Accused US militia leader was still new to army

The 21-year-old soldier who had never seen combat commanded enough authority to form an anti-government militia with soldiers of greater rank and experience following his orders - including an order to commit murder.

US Army sergeant Anthony Peden, 25, left, and private Isaac Aguigui, 19, are led away in handcuffs after appearing before a magistrate judge at the Long County Sheriffs Office in Georgia.
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SAVANNAH, GEORGIA // Private Isaac Aguigui held the army's lowest rank, served in the military less than two years and never saw combat. Yet prosecutors say the 21-year-old soldier commanded enough authority to form an anti-government militia within the US military with soldiers of greater rank and experience following his orders - including an order to commit murder.

That an untested soldier might possess such power adds another odd twist to an unfolding legal case full of stunning allegations.

Prosecutors in rural Georgia said in court this week that Pvt Aguigui and three fellow soldiers at Fort Stewart killed a former comrade and his girlfriend last December. Their motive, prosecutors said, was to protect a secret plot to assassinate the president and overthrow the US government - and along the way to bomb a park fountain in nearby Savannah, poison apple orchards in Washington state and take over the army post where they were stationed. Authorities say the group stockpiled guns and bomb components that were seized from their homes and a storage locker.

Federal authorities have not said publicly whether they considered Pvt Aguigui and his associates a serious threat. One private group that monitors home-grown terrorism said it had never heard of Pvt Aguigui or his militia group.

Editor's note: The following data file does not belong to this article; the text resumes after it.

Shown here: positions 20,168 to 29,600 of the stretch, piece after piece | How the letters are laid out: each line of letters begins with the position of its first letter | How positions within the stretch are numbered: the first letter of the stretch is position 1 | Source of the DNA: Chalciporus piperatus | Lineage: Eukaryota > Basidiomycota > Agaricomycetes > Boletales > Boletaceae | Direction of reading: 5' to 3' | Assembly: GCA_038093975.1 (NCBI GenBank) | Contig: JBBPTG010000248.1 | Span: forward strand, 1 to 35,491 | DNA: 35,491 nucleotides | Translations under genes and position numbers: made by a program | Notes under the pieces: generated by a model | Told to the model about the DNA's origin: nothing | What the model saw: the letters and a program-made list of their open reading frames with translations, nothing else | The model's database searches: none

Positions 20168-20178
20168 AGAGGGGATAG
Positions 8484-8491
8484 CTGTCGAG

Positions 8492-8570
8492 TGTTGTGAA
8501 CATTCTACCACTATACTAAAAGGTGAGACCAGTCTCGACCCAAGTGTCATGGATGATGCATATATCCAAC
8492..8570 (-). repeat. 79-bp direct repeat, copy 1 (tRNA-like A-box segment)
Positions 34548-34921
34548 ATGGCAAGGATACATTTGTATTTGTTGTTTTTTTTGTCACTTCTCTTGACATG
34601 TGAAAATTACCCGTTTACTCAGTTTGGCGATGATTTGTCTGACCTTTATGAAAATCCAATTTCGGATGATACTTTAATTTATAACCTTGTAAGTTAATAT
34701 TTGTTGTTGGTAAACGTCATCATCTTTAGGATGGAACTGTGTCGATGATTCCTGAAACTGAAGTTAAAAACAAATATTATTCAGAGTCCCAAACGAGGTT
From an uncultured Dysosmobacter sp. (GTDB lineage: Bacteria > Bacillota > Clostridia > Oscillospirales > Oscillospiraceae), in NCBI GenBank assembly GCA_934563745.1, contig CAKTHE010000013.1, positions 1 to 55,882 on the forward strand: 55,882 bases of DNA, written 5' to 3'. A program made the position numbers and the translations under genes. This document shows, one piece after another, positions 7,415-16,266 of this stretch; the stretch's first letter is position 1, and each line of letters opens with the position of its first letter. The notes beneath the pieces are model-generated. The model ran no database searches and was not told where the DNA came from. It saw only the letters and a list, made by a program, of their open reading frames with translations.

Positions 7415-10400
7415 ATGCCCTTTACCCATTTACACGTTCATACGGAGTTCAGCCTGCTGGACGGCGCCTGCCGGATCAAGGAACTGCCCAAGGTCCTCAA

"They were never on our radar screen," said Mark Potok, an expert on militia and hate groups for the Southern Poverty Law Center. "You'd think the whole thing would be a joke except for that two people died and that they apparently spent 87,000 dollars on guns."

Among the other details that emerged this week: authorities say Pvt Aguigui funded the weapons purchases using US$500,000 (Dh1.8 million) in life insurance benefits from the 2011 death of his pregnant wife - a death that authorities call "highly suspicious". And in a videotaped interview with military investigators, a prosecutor said, Pvt Aguigui called himself "the nicest cold-blooded murderer you will ever meet".

Pvt Aguigui was due back in court yesterday along with two fellow soldiers for arraignment on charges including malice murder, felony murder and illegal gang activity in the December 4 slayings of Michael Roark and his 17-year-old girlfriend, Tiffany York.

The three are being prosecuted by the state. The army filed murder charges against them in March, but dropped them August 15.

A fourth Fort Stewart soldier pleaded guilty to reduced charges on Tuesday and told a judge Pvt Aguigui ordered two older, more experienced soldiers to commit the killings.

Michael Burnett, the soldier who cut the plea deal, said Anthony Peden, a 26-year-old sergeant and veteran of two tours in Afghanistan whose army record lists 16 medals and commendations, shot the teenage girl twice at Pvt Aguigui's command. Burnett also testified Private Christopher Salmon, 26 with one Iraq tour on his service record, put Roark on his knees and shot him in the head.

The prosecutor Isabel Pauley said Pvt Aguigui targeted troubled soldiers for his militia, which he called F.E.A.R. - Forever Enduring Always Ready. Whatever the young private lacked in rank and combat experience, he had something else: roughly $500,000. Ms Pauley said he received the life insurance and benefit payments after his wife, army Sergeant Deirdre Aguigui, died.

Prosecutors say Aguigui bought $87,000 worth of semi-automatic assault rifles, other guns and bomb-making materials. Pvt Aguigui would give Roark money to buy weapons for him, the slain soldier's father said.

"They were using Michael and other kids as straw buyers, giving them money to go buy guns," said Brett Roark, citing conversations with prosecutors. "He wasn't a member of the gang."

Pvt Aguigui grew up with six siblings in a military family in the state of Washington. Their father, according to a short alumnus profile on his high school's website, retired after serving 20 years in the Army. Articles from Aguigui's hometown newspaper, The Wenatchee World, say Aguigui was home-schooled. His father, Edward Aguigui, did not return a phone message seeking comment.